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A 'dangerous precedent' looks to be set with the an update to the law in California regarding cellphone usage whilst on the move. Get caught talking on the phone (or texting) and you could get a $20 fine.

Personally I put in a fair few calls on the move, I take a few calls too, I also reply to 'where are you?' texts. Naturally this is 'perfectly safe' to do, but, if I had to look out for Police mid-text then I could come a cropper. A $20 fine would not be a deterrent and 'on the phone whilst cycling' on my otherwise squeaky clean criminal record would be a 'badge of honour'. Hence, for me, I don't think that banning cell-phone use when cycling is a good idea, more of a 'gross infringement of my human rights...'.

Furthermore, if law makers really thought about it they would ban MP3 players and hands-free phones because those can be dangerous when cycling. From that perspective this legislation is on the 'slippery slope'. As it is, if you did cause a multi-car pile-up with scores of innocent car drivers maimed or killed (just because you were on the phone to your mum) the Police could check your mobile phone records and get the proof required to do you for 'reckless riding'.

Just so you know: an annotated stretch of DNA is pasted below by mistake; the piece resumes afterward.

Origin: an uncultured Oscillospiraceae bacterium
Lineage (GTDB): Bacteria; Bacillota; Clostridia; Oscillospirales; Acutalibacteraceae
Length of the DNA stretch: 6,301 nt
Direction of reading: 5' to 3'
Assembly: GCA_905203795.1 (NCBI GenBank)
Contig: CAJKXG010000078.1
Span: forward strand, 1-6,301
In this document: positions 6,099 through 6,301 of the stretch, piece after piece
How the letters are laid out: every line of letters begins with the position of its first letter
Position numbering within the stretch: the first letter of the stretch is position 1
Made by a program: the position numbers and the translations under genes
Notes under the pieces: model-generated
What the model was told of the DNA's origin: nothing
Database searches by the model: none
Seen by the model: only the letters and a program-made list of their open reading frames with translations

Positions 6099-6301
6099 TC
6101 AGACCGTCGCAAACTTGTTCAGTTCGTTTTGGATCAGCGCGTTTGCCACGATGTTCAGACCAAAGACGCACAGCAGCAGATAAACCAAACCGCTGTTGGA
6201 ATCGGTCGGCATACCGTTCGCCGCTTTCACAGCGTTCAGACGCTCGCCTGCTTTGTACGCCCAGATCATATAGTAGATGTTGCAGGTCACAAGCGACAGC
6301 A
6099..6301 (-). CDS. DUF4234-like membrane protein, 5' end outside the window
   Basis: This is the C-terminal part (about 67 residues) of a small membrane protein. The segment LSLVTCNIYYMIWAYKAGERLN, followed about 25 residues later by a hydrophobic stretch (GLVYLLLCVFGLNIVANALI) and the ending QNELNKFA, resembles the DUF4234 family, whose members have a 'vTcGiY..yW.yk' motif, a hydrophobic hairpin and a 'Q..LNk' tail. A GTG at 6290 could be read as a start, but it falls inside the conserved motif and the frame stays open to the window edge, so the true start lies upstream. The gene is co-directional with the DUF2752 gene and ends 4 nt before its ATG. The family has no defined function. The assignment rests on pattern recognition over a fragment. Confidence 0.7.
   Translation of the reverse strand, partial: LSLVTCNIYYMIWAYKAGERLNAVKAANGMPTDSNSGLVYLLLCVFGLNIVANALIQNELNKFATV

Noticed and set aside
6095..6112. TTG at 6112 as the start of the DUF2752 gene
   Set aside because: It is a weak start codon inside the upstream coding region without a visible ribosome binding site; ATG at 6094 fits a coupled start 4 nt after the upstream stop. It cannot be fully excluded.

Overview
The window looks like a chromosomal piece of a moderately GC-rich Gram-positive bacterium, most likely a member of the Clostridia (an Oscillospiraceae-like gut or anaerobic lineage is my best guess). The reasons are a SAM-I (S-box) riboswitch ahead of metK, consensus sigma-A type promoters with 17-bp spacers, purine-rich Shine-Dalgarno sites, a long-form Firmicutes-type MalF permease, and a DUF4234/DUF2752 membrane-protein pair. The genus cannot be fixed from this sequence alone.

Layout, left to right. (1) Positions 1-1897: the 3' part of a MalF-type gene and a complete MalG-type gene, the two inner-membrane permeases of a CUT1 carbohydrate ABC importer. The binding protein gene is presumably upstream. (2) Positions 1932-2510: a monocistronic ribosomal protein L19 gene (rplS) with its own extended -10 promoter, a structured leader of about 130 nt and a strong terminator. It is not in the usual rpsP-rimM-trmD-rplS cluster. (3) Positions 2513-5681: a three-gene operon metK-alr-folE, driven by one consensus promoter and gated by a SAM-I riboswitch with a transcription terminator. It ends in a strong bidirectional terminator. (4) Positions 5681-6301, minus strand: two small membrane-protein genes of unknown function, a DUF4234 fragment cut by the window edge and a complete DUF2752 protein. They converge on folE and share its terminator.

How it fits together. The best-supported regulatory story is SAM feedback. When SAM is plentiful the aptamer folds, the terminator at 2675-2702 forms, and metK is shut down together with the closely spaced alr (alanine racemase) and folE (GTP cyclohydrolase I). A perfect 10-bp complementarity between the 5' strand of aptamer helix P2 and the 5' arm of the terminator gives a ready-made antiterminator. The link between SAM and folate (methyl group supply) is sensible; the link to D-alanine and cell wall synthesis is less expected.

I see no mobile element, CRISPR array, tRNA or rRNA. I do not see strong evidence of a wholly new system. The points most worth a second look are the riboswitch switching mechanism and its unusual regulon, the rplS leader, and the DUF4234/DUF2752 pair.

Although I see such legislation as stinking of 'nanny state' I don't see how best to oppose a ban on cyclists using phones on the move.

Note that this is a subjective question, however, we have had Is listening to music dangerous while cycling? and I would like a few quality thoughts on how best this type of legislation can be nipped in the bud.

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closed as not constructive by Neil Fein Aug 27 '11 at 0:00

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I disagree that "Naturally this is perfectly safe to do". If anything it'd be much more dangerous on a bike than a car. On a bike the combination of having one hand off the bars and being distracted sounds like a disaster waiting to happen. –  Mac Aug 26 '11 at 23:46
    
Closed, as this question is asking for an opinion. –  Neil Fein Aug 27 '11 at 0:01

1 Answer 1

In most states people are prohibited from texting or using hand-held cellphones while driving. I see no reason why the same prohibitions shouldn't apply to cyclists. I'd consider it the height of folly to text while cycling, and, while I can sort of conceive of using a cellphone while cycling (though I'd never do so myself), I see no reason why cyclists should be accorded privileges that are denied motorists.

(I also consider it unwise to use any sort of in-the-ear music player while cycling, since cyclists depend so much on their sense of hearing to keep them aware of traffic. The in-your-helmet or on-your-shoulders types are probably OK, though.)

If we want to be treated like "vehicles" we need to behave like vehicles.

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